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Or each is both, and all, and so
They unto one another nothing owe,
And yet they do, but are
So just and rich in that coin which they pay,
That neither would, nor needs forbear, nor stay,
Neither desires to be spared, nor to spare,
They quickly pay their debt, and then
Take no acquittances, but pay again;
They pay, they give, they lend, and so let fall
No such occasion to be liberal.
More truth, more courage in these two do shine,
Than all thy turtles have, and sparrows, Valentine.
And by this act of these two phænixes
Nature again restored is,
For since these two are two no more,
There's but one phoenix still, as was before.
Rest now at last, and we
As Satyrs watch the sun's uprise, will stay
Waiting, when your eyes opened, let out day,
Only desired, because your face we see ;
Others near you shall whispering speak,
And wagers lay, at which side day will break,
And win by observing, then, whose hand it is
That opens first a curtain, hers or his;
This will be tried to-morrow after nine,
Till which hour, we thy day enlarge, 0 Valentino,
Come live with me, and be my love,
And we will some new pleasures prove
Of golden sands, and crystal brooks :
With silken lines, aud silver hooks.
There will the river whispering run
Warmed by thy eyes, more than the sun.
And there th' enamoured fish will stay,
Begging themselves they may betray.
When thou wilt swim in that live bath,
Each fish, which every channel hath,
Will amorously to thee swim,
Gladder to catch thee, than thou him.
If thou to be so seen beest loth,
By sun, or moon, thou darkenest both,
And if myself have leave to see,
I need not their light, having thee.
Let others freeze with angling reeds,
And cut their legs, which shells and weeds,
Or treacherously poor fish beset,
With strangling snare, or windowy net :
Let coarse bold hands, from slimy nest
The bedded fish in banks out-wrest,
Or curious traitors' sleave-silk* flies
Bewitch poor fishes' wandering eyes.
For thee, thou need'st no such deceit,
For thou thyself art thine own bait,
That fish, that is not catched thereby,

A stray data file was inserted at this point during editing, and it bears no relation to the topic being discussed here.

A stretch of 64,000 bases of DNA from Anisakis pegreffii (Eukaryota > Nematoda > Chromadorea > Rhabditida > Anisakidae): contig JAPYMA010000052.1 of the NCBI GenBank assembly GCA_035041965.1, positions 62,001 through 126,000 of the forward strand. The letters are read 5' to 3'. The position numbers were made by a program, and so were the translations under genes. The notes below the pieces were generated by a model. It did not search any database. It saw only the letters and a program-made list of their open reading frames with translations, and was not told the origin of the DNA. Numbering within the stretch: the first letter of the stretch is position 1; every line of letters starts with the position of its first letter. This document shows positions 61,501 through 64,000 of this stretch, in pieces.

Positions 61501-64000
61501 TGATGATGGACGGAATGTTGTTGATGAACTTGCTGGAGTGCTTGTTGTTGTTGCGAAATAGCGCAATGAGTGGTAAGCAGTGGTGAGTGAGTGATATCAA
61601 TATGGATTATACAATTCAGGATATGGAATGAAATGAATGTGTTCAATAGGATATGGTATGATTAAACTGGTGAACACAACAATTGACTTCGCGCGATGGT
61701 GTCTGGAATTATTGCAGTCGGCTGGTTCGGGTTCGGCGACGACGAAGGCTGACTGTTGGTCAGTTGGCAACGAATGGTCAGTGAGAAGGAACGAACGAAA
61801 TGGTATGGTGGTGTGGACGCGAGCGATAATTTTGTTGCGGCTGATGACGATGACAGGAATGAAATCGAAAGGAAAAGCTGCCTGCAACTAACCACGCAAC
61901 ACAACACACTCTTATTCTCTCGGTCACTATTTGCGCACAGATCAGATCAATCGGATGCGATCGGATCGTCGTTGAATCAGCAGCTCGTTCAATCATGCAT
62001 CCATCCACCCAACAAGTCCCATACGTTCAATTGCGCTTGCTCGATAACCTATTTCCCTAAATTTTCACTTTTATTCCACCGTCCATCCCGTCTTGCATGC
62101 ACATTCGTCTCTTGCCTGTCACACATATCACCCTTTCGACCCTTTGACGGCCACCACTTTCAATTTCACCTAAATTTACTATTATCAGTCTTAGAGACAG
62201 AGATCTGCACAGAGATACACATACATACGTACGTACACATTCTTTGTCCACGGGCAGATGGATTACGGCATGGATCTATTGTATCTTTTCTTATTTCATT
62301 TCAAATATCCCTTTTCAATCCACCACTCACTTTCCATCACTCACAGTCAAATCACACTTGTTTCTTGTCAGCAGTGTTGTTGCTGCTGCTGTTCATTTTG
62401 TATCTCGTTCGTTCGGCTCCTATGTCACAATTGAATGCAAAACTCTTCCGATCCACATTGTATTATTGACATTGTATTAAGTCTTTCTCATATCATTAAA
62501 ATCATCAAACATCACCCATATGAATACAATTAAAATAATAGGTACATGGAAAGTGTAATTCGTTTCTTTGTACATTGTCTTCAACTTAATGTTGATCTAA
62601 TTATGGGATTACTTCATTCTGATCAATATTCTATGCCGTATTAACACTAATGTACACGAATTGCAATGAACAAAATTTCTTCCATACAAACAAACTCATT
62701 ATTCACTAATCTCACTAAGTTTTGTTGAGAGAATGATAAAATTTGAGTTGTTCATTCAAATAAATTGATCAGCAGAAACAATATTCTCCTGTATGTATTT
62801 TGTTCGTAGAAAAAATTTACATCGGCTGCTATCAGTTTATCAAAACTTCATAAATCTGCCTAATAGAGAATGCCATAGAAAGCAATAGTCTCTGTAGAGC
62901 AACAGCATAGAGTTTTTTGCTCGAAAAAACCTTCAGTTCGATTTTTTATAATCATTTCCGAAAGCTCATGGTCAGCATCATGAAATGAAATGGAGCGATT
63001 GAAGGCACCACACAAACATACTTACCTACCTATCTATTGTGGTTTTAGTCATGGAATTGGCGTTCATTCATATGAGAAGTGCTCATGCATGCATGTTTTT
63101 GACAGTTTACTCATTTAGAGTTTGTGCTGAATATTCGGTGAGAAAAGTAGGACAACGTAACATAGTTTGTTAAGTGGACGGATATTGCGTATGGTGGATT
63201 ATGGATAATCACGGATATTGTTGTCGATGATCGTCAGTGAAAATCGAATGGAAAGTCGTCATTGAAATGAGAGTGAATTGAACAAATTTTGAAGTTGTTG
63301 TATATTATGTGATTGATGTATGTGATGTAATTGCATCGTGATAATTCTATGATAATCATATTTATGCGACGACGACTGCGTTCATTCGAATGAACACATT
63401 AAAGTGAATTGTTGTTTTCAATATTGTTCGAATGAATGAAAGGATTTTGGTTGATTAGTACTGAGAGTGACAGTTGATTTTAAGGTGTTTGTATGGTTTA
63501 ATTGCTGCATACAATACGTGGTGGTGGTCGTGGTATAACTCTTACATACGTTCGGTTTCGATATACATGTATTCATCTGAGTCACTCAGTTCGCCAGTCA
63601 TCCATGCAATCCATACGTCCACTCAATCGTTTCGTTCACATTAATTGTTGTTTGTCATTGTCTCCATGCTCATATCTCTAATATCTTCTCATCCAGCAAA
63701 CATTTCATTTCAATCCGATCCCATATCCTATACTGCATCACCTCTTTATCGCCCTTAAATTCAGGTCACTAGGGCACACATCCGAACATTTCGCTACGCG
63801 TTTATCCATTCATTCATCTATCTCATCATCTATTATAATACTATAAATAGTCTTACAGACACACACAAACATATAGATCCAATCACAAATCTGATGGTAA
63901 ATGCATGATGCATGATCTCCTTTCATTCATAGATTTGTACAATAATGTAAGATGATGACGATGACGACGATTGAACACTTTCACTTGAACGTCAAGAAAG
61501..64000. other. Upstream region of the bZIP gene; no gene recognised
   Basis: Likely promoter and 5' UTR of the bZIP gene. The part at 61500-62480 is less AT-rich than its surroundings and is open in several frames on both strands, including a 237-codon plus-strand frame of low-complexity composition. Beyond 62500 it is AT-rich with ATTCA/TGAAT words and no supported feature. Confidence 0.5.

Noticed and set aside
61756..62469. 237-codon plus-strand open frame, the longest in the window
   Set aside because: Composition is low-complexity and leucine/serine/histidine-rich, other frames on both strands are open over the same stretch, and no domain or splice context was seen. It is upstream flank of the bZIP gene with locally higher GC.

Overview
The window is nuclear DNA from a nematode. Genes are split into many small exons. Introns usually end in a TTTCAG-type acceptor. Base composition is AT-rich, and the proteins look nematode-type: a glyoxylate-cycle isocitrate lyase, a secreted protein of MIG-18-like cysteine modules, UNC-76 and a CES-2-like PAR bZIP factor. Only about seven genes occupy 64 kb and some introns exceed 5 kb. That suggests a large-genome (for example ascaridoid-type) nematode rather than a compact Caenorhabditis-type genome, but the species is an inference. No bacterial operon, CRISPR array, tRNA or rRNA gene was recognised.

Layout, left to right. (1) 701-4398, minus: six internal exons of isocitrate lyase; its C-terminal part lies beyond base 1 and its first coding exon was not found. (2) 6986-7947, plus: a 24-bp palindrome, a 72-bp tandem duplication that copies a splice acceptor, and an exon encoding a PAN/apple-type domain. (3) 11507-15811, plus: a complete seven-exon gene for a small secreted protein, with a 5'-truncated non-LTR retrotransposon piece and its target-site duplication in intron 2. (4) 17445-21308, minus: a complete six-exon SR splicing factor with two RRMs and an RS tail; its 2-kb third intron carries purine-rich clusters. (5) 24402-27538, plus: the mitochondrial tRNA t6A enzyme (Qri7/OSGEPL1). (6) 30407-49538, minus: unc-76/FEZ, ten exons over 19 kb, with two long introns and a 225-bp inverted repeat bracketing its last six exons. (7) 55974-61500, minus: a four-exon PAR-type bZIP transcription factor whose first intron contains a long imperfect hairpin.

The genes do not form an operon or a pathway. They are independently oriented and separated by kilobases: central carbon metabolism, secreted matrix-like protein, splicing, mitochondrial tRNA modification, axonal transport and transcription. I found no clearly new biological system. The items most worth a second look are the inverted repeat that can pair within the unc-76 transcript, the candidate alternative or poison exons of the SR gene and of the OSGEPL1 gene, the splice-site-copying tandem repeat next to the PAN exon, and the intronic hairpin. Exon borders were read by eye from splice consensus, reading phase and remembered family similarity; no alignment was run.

Alas, is wiser far than I.
A VALEDICTION FORBIDDING MOURNING T.
As virtuous men pass mildly 'away,
And whisper to their souls to go,
Whilst some of their sad friends do say,
The breath goes now, and some say, no:
So let us melt, and make no noise,
No tear-floods, nor sigh-tempests move.
'Twere profanation of our joys
To tell the laity our love.
Moving of th' earth brings harms and fears,
Men reckon what it did and meant,
But trepidation of the spheres,
Though greater far, is innocent. • Sleave-silk, knotted or tangled silk.-Johnson.
+ This was written to his wife, on his going into France, about the year 1609. Walton appears to have quoted it from memory, as he differs widely from the original edition.-Ed.
Dull sublunary lovers' love
(Whose soul is sense) cannot admit
Absence, because it doth remove
Those things which elemented it.
But we by a love, so much refined,
That ourselves know not what it is,
Inter-assured of the mind,
Care less, eyes, lips, and hands to miss.
Our two souls therefore, which are one,
Though I must go, endure not yet
A breach, but an expansion,
Like gold to aery thinness beat.
If they be two, they are two so
As stiff twin compasses are two,
Thy soul the fixed foot, makes no show
To move, but doth, if the other do.
And though it in the centre sit,
Yet when the other far doth roam,
It leans, and hearkens after it,
And grows erect, as that comes home.
Such wilt thou be to me, who must
Like th' other foot, obliquely run.
Thy firmness makes my circle just,
And makes me end, where I began.
The Will*. Before I sigh my last gasp, let me breathe, Great love, some legacies ; here I bequeath Mine eyes to Argus, if mine eyes can see, If they be blind, then, Love, I give them thee;
My tongue to fame; to ambassadors mine ears ;
To women or the sea, my tears ;
Thou love, hast taught me heretofore
By making me serve her who had twenty more,
That I should give to none, but such, as had too much
My constancy I to the planets give,
My truth to them, who at the court do live;
Mine ingenuity and openness,
To Jesuits ; to buffoons my pensiveness ;
My silence to any, who abroad hath been;
My money to a Capuchin.
Thou love taught'st me, by appointing me
To love there, where no love received can be,
Only to give to such as have an incapacity.
My faith I give to Roman Catholics ;
All my good works unto the schismatics
Of Amsterdam; my best civility
And courtship, to an university;
My modesty I give to soldiers bare ;
My patience let gamesters share.
Thou love taught'st me, by making me
Love her that holds my love disparity,
Only to give to those that count my gifts indignity.
I give my reputation to those
Which were my friends; mine industry to foes ;
To schoolmen I bequeath my doubtfulness ;
My sickness to physicians, or excess;
To nature, all that I in rhyme have writ;
And to my company my wit ;
Thou love, by making me adore
Her, who begot this love in me before,
Taught'st me to make, as though I gave, when I did but
To him for whom the passing-bell next tolls,
I give my physic books; my written rolls
Of moral counsels, I to Bedlam give;
My brazen medals, unto them which live
In want of bread; to them which pass among
All foreigners, mine English tongue.
Thou, love, by making me love one
Who thinks her friendship a fit portion
For younger lovers, dost my gifts thus disproportion.
Therefore I'll give no more ; but I'll undo
The world by dying; because love dies too.
Then all your beauties will be no more worth
Than gold in mines, where none doth draw it forth.
And all your graces no more use shall have
Than a sun-dial in a grave ;
Thou love taught'st me, by making me
Love her, who doth neglect both me and thee,
To invent, and practise this one way to annihilate all